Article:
Just a healthy dad here, with some quick points about Almonds.
Prunus amygdalus, Amygdalus communis or Amygdalus dulcisare a type of tree native to the Middle east and South Asia. The harvested seeds of this tree are known to us as the mighty Almond. Encased in a hard shell the edible seed inside has a thin brown skin and white flesh.
And the almond is indeed mighty.
- Almonds are beneficial for those who have heart diseases and diabetes in their family
- Almonds increase your ability to regulates insulin. If you’re family has a history of these illnesses, it’s in your best interest to make almonds a regular part of your diet.
- Almonds also help with the decrease of low-density lipoprotein (LDL), a bad type of cholesterol.
Give them a try.
If scientists found a way to lower your risk of death from all causes by 20%, that discovery would be immediately broadcast on every major network, newspaper, and online information hub, right? Wrong.
In 2013, researchers form the Dana-Farber Cancer Institute, Brigham and Women’s Hospital, and the Harvard School of Public Health revealed that people who made one simple nutritional choice daily dramatically decreased their risk of death. Their findings, published in the prestigious New England Journal of Medicine (NEJM), showed that by a handful of nuts daily, individuals became 20% less likely to die from any cause over a 30-year period.
In a Nutshell: An Ounce a Day Keeps Death Away
The researchers analyzed data collected from almost 120,000 people over three decades. The information for the analysis came from the Nurses’ Health Study (conducted with 76,464 women between 1980 and 2010) and the Health Professionals’ follow-up study (which included 42,498 men from 1986 to 2010).
Participants in both studies filled out detailed food questionnaires every two to four years. Both questionnaires specifically asked participants to estimate how often they consumed a serving (one ounce) of nuts.
When analyzing the questionnaires, the researchers used sophisticated statistical tools to subtract the effect of other factors that could have beneficially impacted risk of death. They discovered that a number of factors were linked to high nut intake, including body fat percentage, fruits and vegetable consumption, physical activity level, and avoidance of tobacco and alcohol.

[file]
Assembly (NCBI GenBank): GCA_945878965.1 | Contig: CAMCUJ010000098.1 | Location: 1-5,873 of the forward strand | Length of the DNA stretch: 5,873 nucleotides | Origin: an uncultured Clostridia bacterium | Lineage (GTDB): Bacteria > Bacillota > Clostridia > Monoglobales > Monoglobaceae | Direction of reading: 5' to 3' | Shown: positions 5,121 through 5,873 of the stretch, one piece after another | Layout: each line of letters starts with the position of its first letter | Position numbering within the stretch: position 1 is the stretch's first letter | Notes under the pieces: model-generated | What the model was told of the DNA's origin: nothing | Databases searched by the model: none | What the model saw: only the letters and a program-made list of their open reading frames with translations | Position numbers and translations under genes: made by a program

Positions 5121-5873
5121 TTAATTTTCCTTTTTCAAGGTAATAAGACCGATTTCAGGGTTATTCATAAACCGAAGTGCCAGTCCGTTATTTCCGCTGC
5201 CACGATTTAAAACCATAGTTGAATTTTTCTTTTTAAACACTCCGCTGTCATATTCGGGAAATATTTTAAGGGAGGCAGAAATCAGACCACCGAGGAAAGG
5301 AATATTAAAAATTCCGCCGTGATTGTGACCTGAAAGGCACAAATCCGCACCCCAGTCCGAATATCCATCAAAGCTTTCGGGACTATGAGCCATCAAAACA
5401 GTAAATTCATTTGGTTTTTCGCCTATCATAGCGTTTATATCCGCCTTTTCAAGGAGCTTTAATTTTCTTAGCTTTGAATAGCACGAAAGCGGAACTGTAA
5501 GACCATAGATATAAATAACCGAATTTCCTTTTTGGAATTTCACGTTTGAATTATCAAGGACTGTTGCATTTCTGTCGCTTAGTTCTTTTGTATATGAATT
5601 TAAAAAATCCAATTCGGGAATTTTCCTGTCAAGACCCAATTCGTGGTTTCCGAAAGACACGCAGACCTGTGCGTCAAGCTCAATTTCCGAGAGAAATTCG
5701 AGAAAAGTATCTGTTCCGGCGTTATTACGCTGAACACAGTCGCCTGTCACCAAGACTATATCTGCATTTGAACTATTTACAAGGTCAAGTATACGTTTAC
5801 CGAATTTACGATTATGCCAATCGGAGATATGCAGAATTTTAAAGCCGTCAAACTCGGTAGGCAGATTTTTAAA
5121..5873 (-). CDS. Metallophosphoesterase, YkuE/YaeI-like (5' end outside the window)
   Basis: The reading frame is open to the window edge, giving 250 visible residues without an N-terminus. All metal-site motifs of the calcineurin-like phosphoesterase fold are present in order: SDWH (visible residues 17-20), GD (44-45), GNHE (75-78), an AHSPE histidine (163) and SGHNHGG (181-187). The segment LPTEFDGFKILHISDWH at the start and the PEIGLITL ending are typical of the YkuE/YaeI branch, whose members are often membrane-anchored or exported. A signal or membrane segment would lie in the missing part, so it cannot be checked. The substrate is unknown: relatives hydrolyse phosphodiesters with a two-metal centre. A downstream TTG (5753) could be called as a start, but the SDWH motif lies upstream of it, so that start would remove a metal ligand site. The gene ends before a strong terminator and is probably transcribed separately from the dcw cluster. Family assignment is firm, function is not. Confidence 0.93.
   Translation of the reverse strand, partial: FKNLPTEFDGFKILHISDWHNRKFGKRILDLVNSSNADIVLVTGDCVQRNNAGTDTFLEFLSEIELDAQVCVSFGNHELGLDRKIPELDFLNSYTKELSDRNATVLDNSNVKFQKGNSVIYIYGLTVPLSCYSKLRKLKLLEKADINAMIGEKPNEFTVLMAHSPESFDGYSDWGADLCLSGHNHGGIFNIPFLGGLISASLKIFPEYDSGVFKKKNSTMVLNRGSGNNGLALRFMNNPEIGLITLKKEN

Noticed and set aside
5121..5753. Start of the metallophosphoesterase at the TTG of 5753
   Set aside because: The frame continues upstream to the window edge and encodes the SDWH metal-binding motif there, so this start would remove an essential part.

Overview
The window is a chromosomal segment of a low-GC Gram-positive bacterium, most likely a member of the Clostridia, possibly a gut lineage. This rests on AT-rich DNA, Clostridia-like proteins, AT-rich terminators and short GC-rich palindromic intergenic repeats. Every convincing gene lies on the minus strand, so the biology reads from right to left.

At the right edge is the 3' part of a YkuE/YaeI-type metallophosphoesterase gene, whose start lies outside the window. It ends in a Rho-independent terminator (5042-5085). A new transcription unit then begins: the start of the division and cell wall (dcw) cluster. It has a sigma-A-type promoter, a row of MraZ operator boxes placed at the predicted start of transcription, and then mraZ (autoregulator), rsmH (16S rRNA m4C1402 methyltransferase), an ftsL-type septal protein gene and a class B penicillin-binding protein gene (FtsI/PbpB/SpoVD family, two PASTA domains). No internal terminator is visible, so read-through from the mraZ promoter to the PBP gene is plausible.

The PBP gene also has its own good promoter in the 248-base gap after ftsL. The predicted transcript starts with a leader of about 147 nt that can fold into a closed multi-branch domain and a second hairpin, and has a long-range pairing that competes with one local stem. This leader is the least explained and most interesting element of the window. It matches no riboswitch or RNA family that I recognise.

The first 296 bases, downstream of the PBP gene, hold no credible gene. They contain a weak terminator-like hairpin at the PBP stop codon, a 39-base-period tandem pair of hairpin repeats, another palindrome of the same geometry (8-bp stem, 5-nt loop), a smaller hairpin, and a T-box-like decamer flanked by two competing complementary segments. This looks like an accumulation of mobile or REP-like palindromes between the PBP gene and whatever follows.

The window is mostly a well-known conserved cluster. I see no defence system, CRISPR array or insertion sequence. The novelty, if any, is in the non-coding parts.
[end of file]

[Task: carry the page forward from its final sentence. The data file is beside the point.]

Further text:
But the researchers were able to neutralize the impact of these linked factors. “In all these analyses,” explained first author Dr. Ying Bao, of Brigham and Women’s Hospital, ”the more nuts people ate, the less likely they were to die over the 30-year follow-up period.”
While Bao and the others acknowledged it would be impossible to account for every single difference between those who regularly ate nuts and those who did not, they said it was “unlikely” any of those differences affected the results.
Why Health “Nuts” Live Longer
The results linked nut consumption to a total reduction in death rate across a multitude of frequently fatal chronic conditions, such as…
- Heart disease
Dr. Charles Fuchs, lead author, noted, “The most obvious benefit was a reduction of 29% in deaths from heart disease, the major killer of people in America.” Fuchs and his fellow scientists believe the decline in death rates came from a combination of health benefits.
Nuts appear to promote reductions to key factors linked to the development of chronic diseases, like…
- Oxidative stress
- Adiposity (stored fat)
- Insulin resistance
That last effect, reduction of inflammation, is likely responsible for nuts’ connection to an 11% decrease in your risk of dying from cancer.